In block 416, the device processor may compare information received from the peer device to a data structure (or data structures) stored on the mobile communication device including information that may indicate an association between the mobile communication device and the peer device. In some implementations, the device processor may evaluate social connections between the mobile communication device and the peer device.

For example, the data structure may include a contact list, an address book, or another listing including information that may indicate an association between the mobile communication device and the peer device. The data structure may also include a presence of, number of, and/or frequency of social media site information and/or interactions, which may include comments, posts, links, references, messages, and the like on social media sites indicating an association between the mobile communication device and the peer device. The data structure may also include a presence of peer device phone number in call or message logs of the mobile communication device, a number and/or frequency of communications (such as phone calls, text messages, emails, and the like). For example, the device processor may analyze information received from the peer device to determine whether the peer device is associated with a family member, friend, or colleague of a user of the mobile communication device. Relationships that may indicate a closer degree of social connection may result in a higher social relationship metric.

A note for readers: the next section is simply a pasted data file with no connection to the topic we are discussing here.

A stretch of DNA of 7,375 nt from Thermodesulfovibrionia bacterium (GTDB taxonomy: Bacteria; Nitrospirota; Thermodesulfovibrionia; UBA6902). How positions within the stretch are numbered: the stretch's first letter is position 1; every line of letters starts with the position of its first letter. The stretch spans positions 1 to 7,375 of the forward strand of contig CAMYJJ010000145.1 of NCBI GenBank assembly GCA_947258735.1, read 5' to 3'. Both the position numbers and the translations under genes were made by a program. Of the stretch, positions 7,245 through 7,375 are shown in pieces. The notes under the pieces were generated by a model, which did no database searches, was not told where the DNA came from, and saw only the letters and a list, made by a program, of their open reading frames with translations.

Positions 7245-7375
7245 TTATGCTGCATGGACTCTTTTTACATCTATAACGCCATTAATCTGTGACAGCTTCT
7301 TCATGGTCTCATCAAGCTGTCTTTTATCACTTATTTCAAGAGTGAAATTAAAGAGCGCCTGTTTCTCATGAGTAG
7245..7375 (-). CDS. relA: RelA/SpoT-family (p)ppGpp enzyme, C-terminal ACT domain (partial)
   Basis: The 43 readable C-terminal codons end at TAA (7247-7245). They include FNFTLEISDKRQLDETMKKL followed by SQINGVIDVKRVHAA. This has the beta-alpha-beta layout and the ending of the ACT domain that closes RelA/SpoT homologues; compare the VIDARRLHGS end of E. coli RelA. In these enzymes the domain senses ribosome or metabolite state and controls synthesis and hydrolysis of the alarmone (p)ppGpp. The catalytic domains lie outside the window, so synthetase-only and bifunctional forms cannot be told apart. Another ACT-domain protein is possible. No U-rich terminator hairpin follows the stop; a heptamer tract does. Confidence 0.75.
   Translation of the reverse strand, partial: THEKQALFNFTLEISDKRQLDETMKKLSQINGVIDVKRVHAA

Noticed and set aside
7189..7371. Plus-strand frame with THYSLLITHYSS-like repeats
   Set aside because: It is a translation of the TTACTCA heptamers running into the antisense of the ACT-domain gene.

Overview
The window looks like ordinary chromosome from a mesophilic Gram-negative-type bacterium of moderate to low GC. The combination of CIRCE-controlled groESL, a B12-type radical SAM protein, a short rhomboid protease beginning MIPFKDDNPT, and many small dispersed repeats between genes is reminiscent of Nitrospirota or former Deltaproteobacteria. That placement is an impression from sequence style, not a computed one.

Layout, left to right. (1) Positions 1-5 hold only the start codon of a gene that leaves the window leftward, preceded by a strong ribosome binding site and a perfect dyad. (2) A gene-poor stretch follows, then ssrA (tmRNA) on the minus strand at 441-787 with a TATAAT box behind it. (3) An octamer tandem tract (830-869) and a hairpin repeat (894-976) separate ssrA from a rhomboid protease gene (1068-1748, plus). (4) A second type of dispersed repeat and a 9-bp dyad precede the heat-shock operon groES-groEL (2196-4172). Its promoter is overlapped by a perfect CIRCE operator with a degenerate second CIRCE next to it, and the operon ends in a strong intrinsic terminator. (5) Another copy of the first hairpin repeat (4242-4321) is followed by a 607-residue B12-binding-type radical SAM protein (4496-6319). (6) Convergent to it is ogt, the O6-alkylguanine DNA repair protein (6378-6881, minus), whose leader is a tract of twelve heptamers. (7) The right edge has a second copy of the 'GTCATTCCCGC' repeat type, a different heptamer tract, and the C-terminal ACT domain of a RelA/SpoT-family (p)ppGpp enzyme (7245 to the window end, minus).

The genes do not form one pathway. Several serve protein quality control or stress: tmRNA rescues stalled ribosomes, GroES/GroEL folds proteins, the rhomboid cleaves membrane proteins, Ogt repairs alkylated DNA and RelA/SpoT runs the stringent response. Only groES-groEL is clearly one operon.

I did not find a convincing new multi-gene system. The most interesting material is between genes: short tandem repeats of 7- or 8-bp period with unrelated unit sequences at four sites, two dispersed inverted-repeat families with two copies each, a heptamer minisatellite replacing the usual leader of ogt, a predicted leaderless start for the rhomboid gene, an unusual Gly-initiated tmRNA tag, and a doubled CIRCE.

The data structure may also include information indicating a duration that the mobile communication device and the peer device have been associated, or engage in communication. For example, the data structure may indicate a period of time that the mobile communication device in the peer device have been associated, or a date on which contact information of the peer device was stored in a memory of the mobile communication device and/or the peer device. The data structure may also include call logs, the timing of sending and/or receipt of messages, and similar information that may indicate a degree of social relationship between the devices. For example, the data structure may also include durations of conversations or communication sessions between the mobile communication device and the peer device. Relatively long conversations or communication sessions may indicate a closer degree of social connection, and thus may result in a higher social relationship metric.

The data structure may also include the presence of and/or activity of an application installed on the mobile communication device and the peer device to enable application-to-application communication between the mobile communication device and the peer device. Examples of an application that may enable such application-to-application communication include What's App, Apple Facetime, Google Duo, and other similar software, services, or applications. The presence of and/or level of activity of such application(s) may results in a higher social relationship metric.